What was your competition early on?
Gary: The boxes. Other hardware stores were not the competition. Since we've gone in, there has been a store up in Starmount Shopping Center come in and go out. There's been one at Edgewood, which was Handy Hardware, and he went out two years ago. Hamilton (ACE Hardware) went out.
But we're here for the long run; we're here to stay. Our customers have kept us here. They make a choice everyday as to where they want to go to spend their money. I have been asked several times if I think the Walmart on Victory drive is going to be a factor. We've had a Walmart on Buena Vista Road. The same people (customers) that made the decisions then are going to make the same decisions all over again, and if they decide that we're going to stay here, we'll be here. We have lots of friends in the neighborhood. I'm also on my third generation that I know of waiting on these people, which gives me a great deal of satisfaction to wait on the children of the children.
What has been the key to your staying power?
Gary: One of the reasons that we've been able to stay here is because of diversification. We have niches. One of our niches is more parts. We also have the big z-turn (zero turning radius) mowers. These are major purchases. Either one of those, people will drive 25 or 30 miles away to get them, and they do on a regular basis.
I have always worked on the footstep principal. I tried to put in things that will drive footsteps, aka the post office here. We have a contract post office. We took 500 signatures up to the post office asking that a contract station be put here. That was just after a contract station went out at Starmount Shopping Center ... The post office has been good to us and, hopefully, we have been good to the neighborhood and the post office. We've had it since, I think, '88.
You will be asked to take charge of the company someday, Seth. Have you absorbed everything from your father?
Seth: Sure. I've heard all of this many times over, so it's been well drilled into me. (laughs) There's a lot of things my dad has passed along to me overtly and some by osmosis. I watch what he does and some of the stuff probably sinks in subliminally.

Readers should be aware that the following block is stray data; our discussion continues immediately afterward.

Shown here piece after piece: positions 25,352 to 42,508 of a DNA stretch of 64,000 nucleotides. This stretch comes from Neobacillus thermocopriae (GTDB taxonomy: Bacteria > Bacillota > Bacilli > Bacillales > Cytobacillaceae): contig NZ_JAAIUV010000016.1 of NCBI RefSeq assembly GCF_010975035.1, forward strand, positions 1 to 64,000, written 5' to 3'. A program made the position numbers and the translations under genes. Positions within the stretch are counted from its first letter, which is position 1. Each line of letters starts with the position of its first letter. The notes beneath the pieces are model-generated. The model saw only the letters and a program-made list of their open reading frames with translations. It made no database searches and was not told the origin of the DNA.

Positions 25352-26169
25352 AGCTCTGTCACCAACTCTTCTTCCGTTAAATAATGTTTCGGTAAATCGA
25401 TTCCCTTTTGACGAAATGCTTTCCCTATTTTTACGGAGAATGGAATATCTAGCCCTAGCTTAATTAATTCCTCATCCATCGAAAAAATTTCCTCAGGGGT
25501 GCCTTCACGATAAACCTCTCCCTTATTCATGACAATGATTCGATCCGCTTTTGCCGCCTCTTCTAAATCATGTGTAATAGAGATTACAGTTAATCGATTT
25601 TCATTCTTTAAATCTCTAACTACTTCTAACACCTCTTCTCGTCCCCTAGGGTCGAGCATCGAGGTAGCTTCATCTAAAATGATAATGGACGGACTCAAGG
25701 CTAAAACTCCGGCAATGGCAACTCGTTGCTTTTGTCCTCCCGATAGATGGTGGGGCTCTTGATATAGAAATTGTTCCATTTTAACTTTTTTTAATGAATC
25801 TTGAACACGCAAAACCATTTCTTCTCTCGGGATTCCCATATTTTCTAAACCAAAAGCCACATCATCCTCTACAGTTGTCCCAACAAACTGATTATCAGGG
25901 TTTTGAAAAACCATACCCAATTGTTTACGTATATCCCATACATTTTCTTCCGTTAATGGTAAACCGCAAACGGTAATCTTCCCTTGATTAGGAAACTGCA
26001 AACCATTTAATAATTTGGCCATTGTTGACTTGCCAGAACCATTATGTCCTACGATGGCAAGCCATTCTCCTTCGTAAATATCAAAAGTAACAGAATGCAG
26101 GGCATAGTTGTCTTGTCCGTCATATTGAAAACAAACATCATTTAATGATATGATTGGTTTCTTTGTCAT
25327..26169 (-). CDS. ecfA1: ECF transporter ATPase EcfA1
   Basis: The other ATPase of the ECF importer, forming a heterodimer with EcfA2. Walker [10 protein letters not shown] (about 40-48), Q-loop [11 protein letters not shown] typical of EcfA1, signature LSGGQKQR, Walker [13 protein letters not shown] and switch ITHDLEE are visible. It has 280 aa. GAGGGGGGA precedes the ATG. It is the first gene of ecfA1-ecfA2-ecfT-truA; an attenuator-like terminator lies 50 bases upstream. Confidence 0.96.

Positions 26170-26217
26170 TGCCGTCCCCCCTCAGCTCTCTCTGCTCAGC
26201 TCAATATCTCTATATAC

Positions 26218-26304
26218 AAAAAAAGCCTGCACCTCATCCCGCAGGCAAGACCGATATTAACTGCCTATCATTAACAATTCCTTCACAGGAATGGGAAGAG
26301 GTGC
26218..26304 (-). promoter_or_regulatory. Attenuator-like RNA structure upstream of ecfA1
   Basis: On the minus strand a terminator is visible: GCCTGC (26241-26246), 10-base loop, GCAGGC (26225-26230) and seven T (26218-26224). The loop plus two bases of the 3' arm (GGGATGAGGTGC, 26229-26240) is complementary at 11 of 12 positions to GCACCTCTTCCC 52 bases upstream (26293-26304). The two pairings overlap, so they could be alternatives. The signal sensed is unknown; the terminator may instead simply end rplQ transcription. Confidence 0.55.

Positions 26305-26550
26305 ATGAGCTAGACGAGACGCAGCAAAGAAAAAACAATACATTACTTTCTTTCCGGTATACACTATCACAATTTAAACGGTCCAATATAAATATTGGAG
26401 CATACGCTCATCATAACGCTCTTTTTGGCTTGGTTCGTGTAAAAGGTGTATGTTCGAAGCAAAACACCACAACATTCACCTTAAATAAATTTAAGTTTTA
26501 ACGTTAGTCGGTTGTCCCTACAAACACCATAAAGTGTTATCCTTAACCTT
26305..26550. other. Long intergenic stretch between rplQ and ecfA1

I was talking to one of our potential vendors. He was doing some sales calls and I said one of the things dad's always taught me is you try to get people through the door, try to build footsteps up. Build traffic. And you're going to retain customers as long as you do your job and market your product well and conduct yourself morally and with integrity. People are going to stay with you.
You were asking earlier about Internet sales, and I think Amazon is probably the bane of every bookstore in the country and soon to be other stores as well, us included. My family and I were in Kohl's last night buying clothes. There's still some things in this world that you have to feel and touch and see prior to making a purchase decision. And if it's something as simple as a can of spray paint, you're not going to go online and buy that. You still have to have brick and mortars.
Has the Internet impacted you?
Gary: I'm sure it has. But basically a hardware store sells service and it's the service that (customers) need to make a decision and to repair an item. And we give advice. But that's what makes the difference. These other people that only offer price -- and we think our prices are very competitive; ACE keeps us very competitive -- but I'm just telling you the ones that only offer price are the ones that are going to get beat because somebody will always figure a way to sell it cheaper.
But with us, we not only have the product, but we can also tell you how to apply that product, what it's going to do for you, why it's worth the money, that type of thing. And (the others) don't do any of that.
Sound advice is a pretty big deal?
Gary: We've saved people (grief). There is no doubt in my life. We have people come in and say someone gave them advice. But they know not the first iota of what they're talking about. We have people come here that are going to do something that's going to harm them, their house, their children. So there is a little personal satisfaction when you save somebody from a bad situation like that. That makes us feel good.
What is your biggest challenge?
Gary: Let's talk about driving footsteps. There's power equipment. We're one of the major forces in this area in power equipment -- chainsaws, blowers, line trimmers, walk behind mowers, riding mowers, z-turn mowers. ... (They range from $3,000 to $12,000) This is some real money and people want some advice on these things. They go out to one of the big boxes and they can just look at a Toro mower. Those people, other than the price, have nothing to offer. We not only have advice on what would be the best fit for them, but we also have service after the sale. We do warranty work, but we don't do warranty on anyone's units except the one that we sell. And that's a big deal.